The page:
The Painter Without a Brush

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All of nature

is painted without a brush

filled with glorious hues

splashed on the canvas

Flowers and butterflies,

bullfrogs and dragonflies

A gallery of starry nights

Silver moon glows bright

Sunrise/Sunsets filled

with a kaleidoscope of color

Continuously changing

before our very eyes

Landscapes of mountains

deserts and plains

oceans rivers

lakes and streams

With red trees of green

thousands of years old

Towering strong…

feet covered

with a needles

And then there is us

painted only for a season

Ephemeral beauty all

short lived full of Spirit

The canvas always changes

when Master Painter makes the call

Today at d’Verse we are writing Ekphratic poems picking one of the five Painting titles give to us by Laura. We are to write our poems painting word pictures describing what that might mean. They we have the option of writing an ekphratic poem from the actual painting itself. I chose The Painter Without a Brush (abstract iii). (Painting below)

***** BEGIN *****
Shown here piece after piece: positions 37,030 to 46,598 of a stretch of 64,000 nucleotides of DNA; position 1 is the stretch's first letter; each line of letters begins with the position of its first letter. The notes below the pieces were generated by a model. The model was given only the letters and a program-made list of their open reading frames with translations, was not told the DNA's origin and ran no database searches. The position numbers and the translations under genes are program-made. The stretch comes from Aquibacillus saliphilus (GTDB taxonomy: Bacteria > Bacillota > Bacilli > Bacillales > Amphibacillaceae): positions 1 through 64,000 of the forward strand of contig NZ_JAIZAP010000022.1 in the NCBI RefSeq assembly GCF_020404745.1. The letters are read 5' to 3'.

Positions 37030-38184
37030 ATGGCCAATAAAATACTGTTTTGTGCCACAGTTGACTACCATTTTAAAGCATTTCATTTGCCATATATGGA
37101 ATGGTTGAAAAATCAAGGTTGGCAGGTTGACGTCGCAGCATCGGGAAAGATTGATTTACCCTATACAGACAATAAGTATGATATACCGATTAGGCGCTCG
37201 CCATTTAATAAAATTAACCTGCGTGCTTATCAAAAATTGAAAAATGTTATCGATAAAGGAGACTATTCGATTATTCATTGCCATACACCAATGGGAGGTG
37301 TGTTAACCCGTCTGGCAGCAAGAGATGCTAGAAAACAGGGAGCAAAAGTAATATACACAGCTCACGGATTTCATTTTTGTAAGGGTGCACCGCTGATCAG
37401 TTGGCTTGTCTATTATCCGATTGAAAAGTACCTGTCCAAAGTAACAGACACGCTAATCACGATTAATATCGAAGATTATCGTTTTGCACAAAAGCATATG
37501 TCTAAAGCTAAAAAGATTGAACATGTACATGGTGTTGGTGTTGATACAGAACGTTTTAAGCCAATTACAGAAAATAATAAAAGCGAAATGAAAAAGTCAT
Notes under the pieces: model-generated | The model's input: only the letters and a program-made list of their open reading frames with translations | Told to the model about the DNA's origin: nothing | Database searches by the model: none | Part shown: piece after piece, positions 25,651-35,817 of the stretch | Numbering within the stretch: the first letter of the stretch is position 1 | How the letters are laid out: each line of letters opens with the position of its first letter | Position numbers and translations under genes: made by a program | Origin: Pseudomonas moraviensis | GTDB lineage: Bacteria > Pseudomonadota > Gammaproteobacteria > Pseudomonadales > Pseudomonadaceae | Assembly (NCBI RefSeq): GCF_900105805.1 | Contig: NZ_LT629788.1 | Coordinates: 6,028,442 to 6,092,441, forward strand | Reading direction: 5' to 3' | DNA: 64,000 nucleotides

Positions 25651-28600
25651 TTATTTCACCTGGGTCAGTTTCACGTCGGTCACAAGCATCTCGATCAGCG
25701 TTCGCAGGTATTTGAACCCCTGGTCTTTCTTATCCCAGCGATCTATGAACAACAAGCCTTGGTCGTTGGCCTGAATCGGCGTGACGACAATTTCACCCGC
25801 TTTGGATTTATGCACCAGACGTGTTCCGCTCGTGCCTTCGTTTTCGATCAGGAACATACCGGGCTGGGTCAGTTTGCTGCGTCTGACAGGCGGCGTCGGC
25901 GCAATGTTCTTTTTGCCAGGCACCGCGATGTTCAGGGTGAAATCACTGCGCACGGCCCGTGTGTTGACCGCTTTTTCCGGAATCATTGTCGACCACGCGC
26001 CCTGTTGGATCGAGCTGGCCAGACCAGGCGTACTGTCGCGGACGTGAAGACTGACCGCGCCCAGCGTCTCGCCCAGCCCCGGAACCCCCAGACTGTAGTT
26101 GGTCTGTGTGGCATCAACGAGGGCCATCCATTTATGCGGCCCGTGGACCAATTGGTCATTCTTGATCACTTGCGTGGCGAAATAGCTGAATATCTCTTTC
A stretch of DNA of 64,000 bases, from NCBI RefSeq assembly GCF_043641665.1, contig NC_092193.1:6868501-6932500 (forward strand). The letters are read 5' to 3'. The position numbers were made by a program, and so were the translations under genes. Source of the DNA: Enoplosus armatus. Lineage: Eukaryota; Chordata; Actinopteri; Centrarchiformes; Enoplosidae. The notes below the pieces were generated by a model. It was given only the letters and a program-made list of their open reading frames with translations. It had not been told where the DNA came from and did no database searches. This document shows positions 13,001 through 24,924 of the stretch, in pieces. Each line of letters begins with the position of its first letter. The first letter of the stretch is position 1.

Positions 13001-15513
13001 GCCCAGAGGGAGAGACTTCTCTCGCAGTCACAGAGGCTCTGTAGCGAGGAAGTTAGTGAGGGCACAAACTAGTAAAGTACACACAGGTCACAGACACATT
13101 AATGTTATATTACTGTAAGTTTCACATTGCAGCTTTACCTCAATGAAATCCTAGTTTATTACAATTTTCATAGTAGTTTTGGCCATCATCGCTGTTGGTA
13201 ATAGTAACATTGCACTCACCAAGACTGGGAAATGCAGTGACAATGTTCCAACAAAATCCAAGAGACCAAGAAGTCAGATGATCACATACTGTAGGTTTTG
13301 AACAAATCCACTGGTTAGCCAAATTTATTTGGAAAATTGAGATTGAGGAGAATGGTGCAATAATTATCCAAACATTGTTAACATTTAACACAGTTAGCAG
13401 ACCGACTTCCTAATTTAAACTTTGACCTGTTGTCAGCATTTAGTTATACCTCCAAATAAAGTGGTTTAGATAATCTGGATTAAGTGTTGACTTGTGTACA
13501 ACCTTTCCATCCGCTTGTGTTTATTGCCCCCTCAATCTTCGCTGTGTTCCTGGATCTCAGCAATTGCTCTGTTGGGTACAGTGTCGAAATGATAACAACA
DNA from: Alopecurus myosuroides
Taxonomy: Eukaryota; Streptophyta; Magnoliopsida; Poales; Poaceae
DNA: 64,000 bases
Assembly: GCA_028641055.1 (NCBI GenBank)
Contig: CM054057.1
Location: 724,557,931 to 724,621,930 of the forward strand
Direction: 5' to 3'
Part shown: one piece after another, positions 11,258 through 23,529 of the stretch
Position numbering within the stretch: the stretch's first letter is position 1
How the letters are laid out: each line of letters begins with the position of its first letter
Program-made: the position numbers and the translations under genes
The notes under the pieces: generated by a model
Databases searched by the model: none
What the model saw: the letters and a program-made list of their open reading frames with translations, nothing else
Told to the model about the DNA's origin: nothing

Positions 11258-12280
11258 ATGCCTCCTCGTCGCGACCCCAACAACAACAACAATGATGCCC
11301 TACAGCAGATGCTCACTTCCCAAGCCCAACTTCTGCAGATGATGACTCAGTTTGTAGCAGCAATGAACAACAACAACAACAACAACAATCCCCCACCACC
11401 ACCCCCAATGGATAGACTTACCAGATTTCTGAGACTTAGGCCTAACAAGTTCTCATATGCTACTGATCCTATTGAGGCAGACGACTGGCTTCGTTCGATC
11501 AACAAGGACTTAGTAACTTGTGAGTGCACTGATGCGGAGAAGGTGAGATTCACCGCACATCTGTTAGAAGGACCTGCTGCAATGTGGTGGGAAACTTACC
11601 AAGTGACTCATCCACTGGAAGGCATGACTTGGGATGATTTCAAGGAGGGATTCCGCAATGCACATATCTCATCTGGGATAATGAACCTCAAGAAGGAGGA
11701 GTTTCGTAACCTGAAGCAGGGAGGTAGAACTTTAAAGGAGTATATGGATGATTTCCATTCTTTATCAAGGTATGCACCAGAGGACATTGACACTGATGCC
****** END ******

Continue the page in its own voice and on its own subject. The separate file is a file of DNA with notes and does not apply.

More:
Above Photo: Dwight L. Roth

The original painting: Gerhard Richter – ABSTRAKTES BILD, 1987
https://www.sothebys.com/en/videos/gerhard-richter-the-painter-without-a-brush

Chaos of nature

Splashes of color perfect

Brushless painter’s joy

Join us at: https//dversepoets.com

75 thoughts on “The Painter Without a Brush

  1. Goodness you painted nature with such relish in your brushwork and leaving to last us ephemeral creatures – I like the nod to the Master Painter though. The ekphrastic is short and brilliant in colour and execution.
    p.s. one small point, the poem’s title needed to be the same as the artwork except I wrongly titled it (oops)- the artist is painter without a brush and the work is simply “abstract iii”

    Liked by 4 people

  2. How delightful to read your poetic tribute to the wonders of Nature, which is always close to my heart.
    Fascinating photo as well! I had a serpent visitor in my back yard the other week, a rather large python with gorgeous markings.
    It will be getting too cold for them to venture too far soon.

    Liked by 1 person

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